Who is eligible for Medicare?

Medicare is available for people age 65 or older, younger people with disabilities and people with End Stage Renal Disease (permanent kidney failure requiring dialysis or transplant).You are eligible for Part A if you are age 65 or older and you or your spouse worked and paid Medicare taxes for at least 10 years. Many people confuse their Medicare Eligibility date with their Social Security date. They are different. A person can apply for full retirement income benefits at age 66. However, this does not affect the age at which they qualify for Medicare.

You can get Part A at age 65 without having to pay premiums if:

  • You are receiving retirement benefits from Social Security or the Railroad Retirement Board.
  • You are eligible to receive Social Security or Railroad benefits but you have not yet filed for them.
  • You or your spouse had Medicare-covered government employment.

To find out if you are eligible and your expected premium, give us a Call and we can determine your eligibility.

If you (or your spouse) did not pay Medicare taxes while you worked, and you are age 65 or older and a citizen or permanent resident of the United States, you may be able to buy Part A. If you are under age 65, you can get Part A without having to pay premiums if:

  • You have been entitled to Social Security or Railroad Retirement Board disability benefits for 24 months. (Note: If you have Lou Gehrig’s disease, your Medicare benefits begin the first month you get disability benefits.)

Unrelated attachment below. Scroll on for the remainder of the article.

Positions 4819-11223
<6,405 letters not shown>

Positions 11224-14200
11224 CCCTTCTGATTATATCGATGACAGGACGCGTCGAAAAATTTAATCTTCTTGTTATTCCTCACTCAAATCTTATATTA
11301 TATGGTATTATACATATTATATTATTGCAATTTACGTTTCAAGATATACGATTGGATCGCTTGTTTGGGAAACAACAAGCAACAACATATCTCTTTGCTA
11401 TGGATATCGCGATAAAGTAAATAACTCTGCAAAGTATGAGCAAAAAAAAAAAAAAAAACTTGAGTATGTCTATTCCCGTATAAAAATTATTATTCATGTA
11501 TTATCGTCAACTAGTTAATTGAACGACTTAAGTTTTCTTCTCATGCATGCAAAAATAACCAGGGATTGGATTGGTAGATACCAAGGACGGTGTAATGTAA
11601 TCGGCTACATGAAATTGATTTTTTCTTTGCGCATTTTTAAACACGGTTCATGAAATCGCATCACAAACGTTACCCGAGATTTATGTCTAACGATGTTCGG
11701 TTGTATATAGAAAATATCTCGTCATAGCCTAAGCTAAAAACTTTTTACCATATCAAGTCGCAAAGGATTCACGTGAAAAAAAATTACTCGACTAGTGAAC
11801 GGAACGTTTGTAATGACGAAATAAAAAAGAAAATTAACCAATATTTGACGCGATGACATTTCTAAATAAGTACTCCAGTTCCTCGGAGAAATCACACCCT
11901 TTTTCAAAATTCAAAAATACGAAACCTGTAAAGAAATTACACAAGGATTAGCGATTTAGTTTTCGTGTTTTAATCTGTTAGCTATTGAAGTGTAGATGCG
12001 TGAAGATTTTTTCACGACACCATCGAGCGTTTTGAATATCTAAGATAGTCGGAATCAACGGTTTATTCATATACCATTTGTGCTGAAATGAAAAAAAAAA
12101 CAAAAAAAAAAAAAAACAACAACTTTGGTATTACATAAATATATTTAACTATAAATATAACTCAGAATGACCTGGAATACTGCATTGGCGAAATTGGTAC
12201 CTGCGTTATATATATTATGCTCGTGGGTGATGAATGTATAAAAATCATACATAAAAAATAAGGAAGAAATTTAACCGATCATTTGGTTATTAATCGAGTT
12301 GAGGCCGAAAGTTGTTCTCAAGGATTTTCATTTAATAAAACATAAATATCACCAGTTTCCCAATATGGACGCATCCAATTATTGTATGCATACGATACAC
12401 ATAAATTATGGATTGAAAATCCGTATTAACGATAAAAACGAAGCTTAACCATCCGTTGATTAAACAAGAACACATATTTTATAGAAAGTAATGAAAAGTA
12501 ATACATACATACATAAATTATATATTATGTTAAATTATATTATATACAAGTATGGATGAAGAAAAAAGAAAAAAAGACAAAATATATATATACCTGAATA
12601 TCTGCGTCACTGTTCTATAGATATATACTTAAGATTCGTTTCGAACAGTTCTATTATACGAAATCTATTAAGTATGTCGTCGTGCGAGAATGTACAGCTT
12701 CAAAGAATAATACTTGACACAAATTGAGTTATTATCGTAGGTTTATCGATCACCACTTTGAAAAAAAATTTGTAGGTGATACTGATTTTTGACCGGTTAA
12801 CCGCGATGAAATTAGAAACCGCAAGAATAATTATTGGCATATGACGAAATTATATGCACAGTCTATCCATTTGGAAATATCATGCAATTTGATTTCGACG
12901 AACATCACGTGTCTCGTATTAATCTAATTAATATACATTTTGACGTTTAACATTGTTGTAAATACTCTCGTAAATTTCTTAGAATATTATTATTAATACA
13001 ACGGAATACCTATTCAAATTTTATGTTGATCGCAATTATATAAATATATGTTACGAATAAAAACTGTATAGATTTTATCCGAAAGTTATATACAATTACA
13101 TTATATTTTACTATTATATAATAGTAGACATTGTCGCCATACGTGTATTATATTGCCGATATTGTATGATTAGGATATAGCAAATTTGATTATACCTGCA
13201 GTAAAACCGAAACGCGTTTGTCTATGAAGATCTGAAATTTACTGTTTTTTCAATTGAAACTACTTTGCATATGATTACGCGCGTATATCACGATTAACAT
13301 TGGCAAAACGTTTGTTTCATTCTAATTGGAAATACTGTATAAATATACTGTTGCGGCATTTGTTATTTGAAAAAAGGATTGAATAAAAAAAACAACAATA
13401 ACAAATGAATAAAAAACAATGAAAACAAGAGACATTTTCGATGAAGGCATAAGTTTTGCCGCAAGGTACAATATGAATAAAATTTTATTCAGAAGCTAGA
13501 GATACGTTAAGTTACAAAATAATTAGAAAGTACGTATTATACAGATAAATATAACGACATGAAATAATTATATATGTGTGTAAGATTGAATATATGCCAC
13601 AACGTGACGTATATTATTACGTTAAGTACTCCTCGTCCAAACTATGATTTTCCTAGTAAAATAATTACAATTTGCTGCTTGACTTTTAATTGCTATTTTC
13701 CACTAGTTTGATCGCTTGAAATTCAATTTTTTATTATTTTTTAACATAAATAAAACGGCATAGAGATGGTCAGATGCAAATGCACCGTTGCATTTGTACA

• You are a kidney dialysis or kidney transplant patient.

While most people do not have to pay a premium for Part A, everyone must pay for Part B if they want it. This monthly premium is deducted from your Social Security, Railroad Retirement, or Civil Service Retirement check. If you do not get any of these payments, Medicare sends you a bill for your Part B premium every 3 months.

 

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Eligibility  –  Part A

You are eligible for Medicare Part A at age 65 if you or your spouse has legally worked for at least 10 years in the U.S. During those years, you paid taxes toward your Part A hospital benefits. This is why most Americans pay no Part A premiums when they become eligible for Medicare.  Part A mainly covers your hospital stays.

In general, you are eligible for Medicare Part A if:

  • You are age 65 or older and a U.S. citizen or permanent legal resident of at least five years in a row.
  • You are already receiving retirement benefits.
  • You are disabled and receiving disability benefits.
  • You have end-stage renal disease (ESRD).
  • You have amyotrophic lateral sclerosis (Lou Gehrig’s disease or ALS).

If you have not worked the required 10 years to qualify for Medicare Part A at no cost, you can purchase Part A. Contact Social Security to find out the cost. If you must purchase Part A, the coverage will cost up to $$437 monthly. In some cases, if you paid Medicare taxes for 30-39 quarters, the standard Part A premium is $240.

 

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Eligibility  –  Part B

You are eligible for Medicare Part B at age 65 as well. However, you must pay a monthly premium for Part B.  This provides for your outpatient benefits such as doctor visits, blood work, outpatient care, medical supplies and preventative services. Check out our Part B page for more on what Part B covers.

Some people turning 65 and are still with their health insurance through an employer can delay their enrollment into Part B in favor of their group health insurance without fearing a late penalty.

If you delay enrollment into Part B, give us a Contact Us. We can explain the special election periods which you must use later on so that you won’t be subject to a late enrollment penalty.